Airmen in Colorado Springs fought to deliver for first space war in 1991
By THE GAZETTE (COLORADO SPRINGS, COLO.) Published: February 26, 2016
COLORADO SPRINGS, Colo. (Tribune News Service) — A secret battle played out in Colorado Springs a quarter century ago this week as U.S. troops took on the world's fourth-largest military.
Inside an office building at what is now called Schriever Air Force Base, airmen and civilian workers rushed an experimental satellite system into operational use, making the Persian Gulf War the first conflict where signals from orbit decided events on the ground.
"It was cowboy space back then," recalled Brian Bayless, who helped send Global Positioning System signals to ground troops in the 1991 war. GPS now boasts more than a billion users and has more than 30 satellites sending timing and navigation signals to Earth. In 1991, the system was in its infancy.
"We had just launched our 10th operation satellite," said Marc Drake, now a civilian contractor at Schriever who helped turn the partially functional GPS constellation into a battlefield asset in 1991.
Before the war, GPS was seen as being a long way from fruition. But doing battle in trackless desert made the technology a life-saving concern.
"Our priorities completely changed," Bayless said.
Schriever airmen and workers maneuvered satellites, including one with faulty thrusters, so that more GPS spacecraft would be overhead for troops using the primitive GPS ground units. The handheld version of GPS back then weighed several pounds. Most units had a backpack-sized device to interpret the signals.
It was a boon for the map-and compass Army that was sent on a massive maneuver, the famed 15-mile left hook, into an undefended section of Iraq.
"They were in the middle of the desert and they had no land features to guide them," said Randy Saunders, historian for Schriever's 50th Space Wing.
GPS was a scientific wonder that used ground terminals to compare timing signals from at least three satellites to determine a user's precise location — with meters.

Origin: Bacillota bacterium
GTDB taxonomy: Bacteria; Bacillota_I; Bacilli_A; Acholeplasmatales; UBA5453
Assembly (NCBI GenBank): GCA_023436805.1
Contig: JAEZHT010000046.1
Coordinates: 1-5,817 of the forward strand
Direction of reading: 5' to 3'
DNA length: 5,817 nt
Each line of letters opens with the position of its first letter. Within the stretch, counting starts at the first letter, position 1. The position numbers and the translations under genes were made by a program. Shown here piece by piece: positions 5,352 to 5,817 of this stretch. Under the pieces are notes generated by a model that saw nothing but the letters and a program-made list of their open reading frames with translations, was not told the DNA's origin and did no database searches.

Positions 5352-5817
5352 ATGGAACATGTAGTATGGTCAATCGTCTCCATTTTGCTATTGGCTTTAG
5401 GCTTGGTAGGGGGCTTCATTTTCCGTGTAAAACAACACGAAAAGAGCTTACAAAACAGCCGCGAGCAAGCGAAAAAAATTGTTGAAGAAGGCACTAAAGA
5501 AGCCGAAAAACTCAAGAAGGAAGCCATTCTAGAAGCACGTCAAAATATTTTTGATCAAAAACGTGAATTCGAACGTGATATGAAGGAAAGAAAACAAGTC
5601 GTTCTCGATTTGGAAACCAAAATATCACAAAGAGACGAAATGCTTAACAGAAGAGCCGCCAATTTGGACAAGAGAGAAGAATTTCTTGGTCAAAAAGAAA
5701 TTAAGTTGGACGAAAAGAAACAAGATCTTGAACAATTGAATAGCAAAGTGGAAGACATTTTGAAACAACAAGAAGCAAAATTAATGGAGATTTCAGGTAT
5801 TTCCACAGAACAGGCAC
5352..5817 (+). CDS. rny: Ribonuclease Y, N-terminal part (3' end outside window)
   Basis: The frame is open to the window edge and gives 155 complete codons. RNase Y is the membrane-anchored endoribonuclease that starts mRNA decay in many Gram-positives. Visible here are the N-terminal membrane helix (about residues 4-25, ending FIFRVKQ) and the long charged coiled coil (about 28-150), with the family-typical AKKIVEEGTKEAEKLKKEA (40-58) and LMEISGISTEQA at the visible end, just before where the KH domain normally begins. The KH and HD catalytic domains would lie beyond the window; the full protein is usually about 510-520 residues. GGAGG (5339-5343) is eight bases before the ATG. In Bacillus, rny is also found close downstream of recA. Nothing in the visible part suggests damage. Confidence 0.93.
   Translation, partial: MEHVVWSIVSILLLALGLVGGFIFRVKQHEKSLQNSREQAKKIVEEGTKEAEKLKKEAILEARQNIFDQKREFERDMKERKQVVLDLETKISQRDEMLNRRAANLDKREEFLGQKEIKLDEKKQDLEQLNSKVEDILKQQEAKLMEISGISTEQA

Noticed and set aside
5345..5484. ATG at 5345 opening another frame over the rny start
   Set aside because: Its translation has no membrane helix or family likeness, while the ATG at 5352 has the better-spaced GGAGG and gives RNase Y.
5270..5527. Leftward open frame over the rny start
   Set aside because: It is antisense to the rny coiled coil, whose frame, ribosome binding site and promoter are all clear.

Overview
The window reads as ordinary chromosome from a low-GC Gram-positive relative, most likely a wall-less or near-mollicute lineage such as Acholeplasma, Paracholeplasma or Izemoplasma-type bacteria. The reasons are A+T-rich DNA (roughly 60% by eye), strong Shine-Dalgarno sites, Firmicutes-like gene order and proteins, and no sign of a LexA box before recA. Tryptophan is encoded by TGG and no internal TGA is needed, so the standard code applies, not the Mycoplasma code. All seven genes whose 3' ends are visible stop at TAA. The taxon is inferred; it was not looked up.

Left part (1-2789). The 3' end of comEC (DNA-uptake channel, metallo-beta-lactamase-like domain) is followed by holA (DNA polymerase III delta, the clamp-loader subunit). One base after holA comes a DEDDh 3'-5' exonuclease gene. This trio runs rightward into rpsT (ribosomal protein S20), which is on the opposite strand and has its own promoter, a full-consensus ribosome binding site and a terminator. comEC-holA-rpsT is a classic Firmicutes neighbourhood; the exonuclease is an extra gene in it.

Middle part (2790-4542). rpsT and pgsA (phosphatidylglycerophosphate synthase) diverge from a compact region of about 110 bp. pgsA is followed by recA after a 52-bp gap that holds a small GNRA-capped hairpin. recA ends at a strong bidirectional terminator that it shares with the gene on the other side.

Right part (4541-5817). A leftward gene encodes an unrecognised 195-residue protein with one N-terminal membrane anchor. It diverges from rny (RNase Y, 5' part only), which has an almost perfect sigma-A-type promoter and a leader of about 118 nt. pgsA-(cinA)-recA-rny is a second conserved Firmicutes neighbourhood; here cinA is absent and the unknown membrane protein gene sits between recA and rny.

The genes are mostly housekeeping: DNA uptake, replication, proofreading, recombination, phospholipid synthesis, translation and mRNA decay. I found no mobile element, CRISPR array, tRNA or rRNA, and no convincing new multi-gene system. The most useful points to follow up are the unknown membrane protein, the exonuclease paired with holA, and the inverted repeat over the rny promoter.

Keeping enough satellites over the Middle East meant 16-hour days at Schriever.
"You could have said you're not getting paid for the next six weeks and they would have come to work anyway," Bayless said of the GPS crews who worked through the war.
The navigation signals are credited with saving American lives by allowing American units to speed across the battlefield and providing the navigation details needed for precision strikes from artillery and rockets. It was a big factor in the four-day ground war.
Airmen in Colorado Springs also revolutionized communication during the Gulf War, providing high-speed satellite connections for voice, data and video transmissions.
Another asset from Space Command in Colorado Springs gave leaders a warning when Iraqi launched Scud missiles toward Saudi Arabia and Israel. The Defense Support Program satellites, build to warn American leaders of intercontinental ballistic missile launches from the Soviet Union spotted the Scuds as soon as their rocket engines fired.
Space Command workers knew at the start of the war that they had assets to help troops on the ground, but never realized the impact they could have in battle.
Drake remembered getting calls from leaders about battlefield needs.
"They would ask 'can you do this?' You'd always answer yes," he said.
The accomplishments of airmen at Schriever in the 1991 war started a revolution in the military thinking. The availability of space assets is now the first consideration when going to war.
Drones, bombs and individual soldiers are guided and tracked by satellite now.
"We're a lot more worried about access to space and protection of space assets," Drake said.
Bayless said those hectic days in 1991 permanently changed how the world sees space. Cellphones, financial transactions, the Internet and in-car navigation systems use the signals they struggled to provide in 1991.
"When we came out of the war we really found out how much we did know," he said.
©2016 The Gazette (Colorado Springs, Colo.)
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